We use 400m walk at out center to measure mobility disability. If they cannot complete 400m walk in 15 min, they are classified as 'disabled'. Since this an objective measure, it is considered more valid and sensitive. Mind you, these studies are worth millions of dollars. The more and more I read about the models, the more I feel these measures are not right. One of the major reasons ICF developed is to use a neutral language and not classify people as disabled or handicapped. Hence worded as activities and participation in ICF. Also, the biggest change in our thinking was that disability is inextricably linked with the environment and personal factors than just an intrinsic concept. So our measures should reflect that change. Objective measures or performance measures measure function, but leave out the environment and the personal factors from the equation.

              What is your opinion? I am just thinking out loud than replying to specifically.
              Anoop Balachandran
              EXERCISE BIOLOGY - The Science of Exercise & Nutrition

              Comment


              • #8
                Originally posted by Johnny_Nada View Post
                anoop,

                Typically the patients are unable to complete community activities (grocery shopping, retail shopping), stairs to enter/exit the home or basement, get off the floor or toilet, or perform their recreational activities (golfing, walking around neighborhood, etc.).

                From an outcome perspective, I don't (guilty as charged) use much in the way of self-report for many of these patients. I prefer to use more objective measures like I listed above. The self-report I may use for this population will likely be a PSFS, GROC, LEFS. For these folks, pain is typically not too limiting or they are coping well enough and function is their primary concern.

                The goal for me is to improve what they want, not what the measures ask. That said, the measures can be used as a proxy for how they perform outside the clinic. When a 6 MWT or TUG improve, the patient typically reports their activities outside the clinic are improving. Whether its true physiological change or self-efficacy, that's another story I suppose.

                I put more stock in the objective measures, above what the self-report give me...at least from a function perspective. From a psycho-social perspective the self reports are nice.
                Hi John,

                Thank you! That makes sense. The patients are coming in because they cannot perform a certain role in their life.

                From what I have read and understood, disability can only be truly measured through self reports since only self reports take into account both the environment and personal factors. For example, even if a person can walk faster when you test their 400m walk between two cones, this may not change their walking outside because of the terrain, weather, fear of tripping and falling, crossing the road, they not being watched and so forth. So from a patient perspective, they still cannot walk outside or we didn't change anything. And the ultimate goal for the patient is to improve their functioning in the society and not walking 400 m. So our measures should reflect that I feel. Of course, the measures are more objective, but meaningless from a patient perspective. Performance measures measures the capacity whereas self-reports measure the actual performance . The measures are correlated, but I think the magnitude of correlation might be small or moderate. I will have to look at the studies to check how well they are related.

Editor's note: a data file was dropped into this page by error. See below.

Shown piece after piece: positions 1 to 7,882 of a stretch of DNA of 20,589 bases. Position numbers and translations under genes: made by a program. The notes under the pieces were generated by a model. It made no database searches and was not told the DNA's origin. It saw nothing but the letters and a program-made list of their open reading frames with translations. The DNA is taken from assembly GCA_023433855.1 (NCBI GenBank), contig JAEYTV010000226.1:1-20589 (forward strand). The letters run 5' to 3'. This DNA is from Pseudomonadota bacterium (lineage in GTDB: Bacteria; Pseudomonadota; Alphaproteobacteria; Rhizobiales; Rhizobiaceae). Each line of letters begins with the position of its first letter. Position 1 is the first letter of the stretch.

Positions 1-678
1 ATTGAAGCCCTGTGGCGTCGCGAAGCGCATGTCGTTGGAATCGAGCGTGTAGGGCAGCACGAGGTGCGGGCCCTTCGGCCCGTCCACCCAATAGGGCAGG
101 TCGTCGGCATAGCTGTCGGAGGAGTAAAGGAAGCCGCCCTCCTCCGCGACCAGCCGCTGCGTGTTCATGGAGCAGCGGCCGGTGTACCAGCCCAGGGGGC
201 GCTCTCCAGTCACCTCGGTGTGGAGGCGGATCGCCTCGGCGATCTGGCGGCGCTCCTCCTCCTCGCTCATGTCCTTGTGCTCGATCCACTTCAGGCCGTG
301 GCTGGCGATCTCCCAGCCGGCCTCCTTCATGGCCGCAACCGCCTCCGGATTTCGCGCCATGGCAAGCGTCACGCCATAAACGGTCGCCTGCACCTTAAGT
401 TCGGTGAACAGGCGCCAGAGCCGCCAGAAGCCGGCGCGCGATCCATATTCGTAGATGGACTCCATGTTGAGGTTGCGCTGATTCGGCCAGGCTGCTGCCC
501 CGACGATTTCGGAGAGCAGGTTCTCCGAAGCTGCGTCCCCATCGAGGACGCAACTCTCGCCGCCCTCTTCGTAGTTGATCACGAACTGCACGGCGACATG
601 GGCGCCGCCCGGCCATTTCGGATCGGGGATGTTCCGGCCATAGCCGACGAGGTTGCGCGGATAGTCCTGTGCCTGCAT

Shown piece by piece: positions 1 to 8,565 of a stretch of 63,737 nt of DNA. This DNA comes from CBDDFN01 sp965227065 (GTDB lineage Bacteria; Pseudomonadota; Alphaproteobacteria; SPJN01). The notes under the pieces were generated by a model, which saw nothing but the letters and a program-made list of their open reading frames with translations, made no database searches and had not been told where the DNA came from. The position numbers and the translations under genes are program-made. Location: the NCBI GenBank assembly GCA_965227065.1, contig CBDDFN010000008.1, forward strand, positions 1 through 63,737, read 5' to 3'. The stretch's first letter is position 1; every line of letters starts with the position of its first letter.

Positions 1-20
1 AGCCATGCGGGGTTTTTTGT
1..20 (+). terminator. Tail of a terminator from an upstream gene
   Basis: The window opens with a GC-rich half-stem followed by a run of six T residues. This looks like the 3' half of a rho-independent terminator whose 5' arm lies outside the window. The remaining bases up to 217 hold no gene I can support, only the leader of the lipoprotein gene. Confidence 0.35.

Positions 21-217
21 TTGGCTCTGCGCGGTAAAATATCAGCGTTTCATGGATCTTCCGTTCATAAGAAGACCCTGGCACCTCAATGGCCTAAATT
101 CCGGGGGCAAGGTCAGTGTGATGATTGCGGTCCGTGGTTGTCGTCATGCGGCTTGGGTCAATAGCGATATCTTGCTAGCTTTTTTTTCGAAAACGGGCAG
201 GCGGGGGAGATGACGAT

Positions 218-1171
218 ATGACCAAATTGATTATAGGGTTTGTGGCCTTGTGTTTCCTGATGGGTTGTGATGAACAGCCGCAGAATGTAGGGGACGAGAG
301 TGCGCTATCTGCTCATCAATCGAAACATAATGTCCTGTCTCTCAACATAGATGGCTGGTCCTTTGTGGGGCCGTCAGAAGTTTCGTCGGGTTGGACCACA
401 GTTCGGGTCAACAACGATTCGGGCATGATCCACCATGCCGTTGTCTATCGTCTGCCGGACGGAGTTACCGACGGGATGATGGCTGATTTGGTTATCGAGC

We use 400m walk at out center to measure mobility disability. If they cannot complete 400m walk in 15 min, they are classified as 'disabled'. Since this an objective measure, it is considered more valid and sensitive. Mind you, these studies are worth millions of dollars. The more and more I read about the models, the more I feel these measures are not right. One of the major reasons ICF developed is to use a neutral language and not classify people as disabled or handicapped. Hence worded as activities and participation in ICF. Also, the biggest change in our thinking was that disability is inextricably linked with the environment and personal factors than just an intrinsic concept. So our measures should reflect that change. Objective measures or performance measures measure function, but leave out the environment and the personal factors from the equation.